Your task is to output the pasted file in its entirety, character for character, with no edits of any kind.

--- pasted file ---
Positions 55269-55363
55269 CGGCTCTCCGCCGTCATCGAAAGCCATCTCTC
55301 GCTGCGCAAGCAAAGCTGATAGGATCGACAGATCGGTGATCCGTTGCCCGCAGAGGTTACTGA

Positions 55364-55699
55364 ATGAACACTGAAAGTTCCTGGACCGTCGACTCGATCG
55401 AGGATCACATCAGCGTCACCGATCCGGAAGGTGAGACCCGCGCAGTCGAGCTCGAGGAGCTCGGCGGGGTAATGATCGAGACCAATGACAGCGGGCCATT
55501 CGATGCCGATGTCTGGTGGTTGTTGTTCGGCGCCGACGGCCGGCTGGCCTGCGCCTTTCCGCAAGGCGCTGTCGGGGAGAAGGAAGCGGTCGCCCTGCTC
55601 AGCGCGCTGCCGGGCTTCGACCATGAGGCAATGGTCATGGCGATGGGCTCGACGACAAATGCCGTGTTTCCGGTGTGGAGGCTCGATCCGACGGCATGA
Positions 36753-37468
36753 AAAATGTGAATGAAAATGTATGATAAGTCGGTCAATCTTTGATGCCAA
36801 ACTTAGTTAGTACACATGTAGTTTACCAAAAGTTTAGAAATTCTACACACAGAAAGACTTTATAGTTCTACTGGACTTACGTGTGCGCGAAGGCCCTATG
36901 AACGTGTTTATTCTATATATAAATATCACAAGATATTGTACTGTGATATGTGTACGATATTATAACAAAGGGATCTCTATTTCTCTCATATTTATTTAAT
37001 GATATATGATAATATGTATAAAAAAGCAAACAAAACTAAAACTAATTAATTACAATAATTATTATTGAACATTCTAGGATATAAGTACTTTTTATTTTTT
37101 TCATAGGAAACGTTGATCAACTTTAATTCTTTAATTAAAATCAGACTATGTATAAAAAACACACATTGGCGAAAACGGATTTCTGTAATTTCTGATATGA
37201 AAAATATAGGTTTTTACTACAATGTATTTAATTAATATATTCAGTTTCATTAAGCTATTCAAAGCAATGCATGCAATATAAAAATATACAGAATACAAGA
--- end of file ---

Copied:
Positions 55269-55363
55269 CGGCTCTCCGCCGTCATCGAAAGCCATCTCTC
55301 GCTGCGCAAGCAAAGCTGATAGGATCGACAGATCGGTGATCCGTTGCCCGCAGAGGTTACTGA

Positions 55364-55699
55364 ATGAACACTGAAAGTTCCTGGACCGTCGACTCGATCG
55401 AGGATCACATCAGCGTCACCGATCCGGAAGGTGAGACCCGCGCAGTCGAGCTCGAGGAGCTCGGCGGGGTAATGATCGAGACCAATGACAGCGGGCCATT
55501 CGATGCCGATGTCTGGTGGTTGTTGTTCGGCGCCGACGGCCGGCTGGCCTGCGCCTTTCCGCAAGGCGCTGTCGGGGAGAAGGAAGCGGTCGCCCTGCTC
55601 AGCGCGCTGCCGGGCTTCGACCATGAGGCAATGGTCATGGCGATGGGCTCGACGACAAATGCCGTGTTTCCGGTGTGGAGGCTCGATCCGACGGCATGA
Positions 36753-37468
36753 AAAATGTGAATGAAAATGTATGATAAGTCGGTCAATCTTTGATGCCAA
36801 ACTTAGTTAGTACACATGTAGTTTACCAAAAGTTTAGAAATTCTACACACAGAAAGACTTTATAGTTCTACTGGACTTACGTGTGCGCGAAGGCCCTATG
36901 AACGTGTTTATTCTATATATAAATATCACAAGATATTGTACTGTGATATGTGTACGATATTATAACAAAGGGATCTCTATTTCTCTCATATTTATTTAAT
37001 GATATATGATAATATGTATAAAAAAGCAAACAAAACTAAAACTAATTAATTACAATAATTATTATTGAACATTCTAGGATATAAGTACTTTTTATTTTTT
37101 TCATAGGAAACGTTGATCAACTTTAATTCTTTAATTAAAATCAGACTATGTATAAAAAACACACATTGGCGAAAACGGATTTCTGTAATTTCTGATATGA
37201 AAAATATAGGTTTTTACTACAATGTATTTAATTAATATATTCAGTTTCATTAAGCTATTCAAAGCAATGCATGCAATATAAAAATATACAGAATACAAGA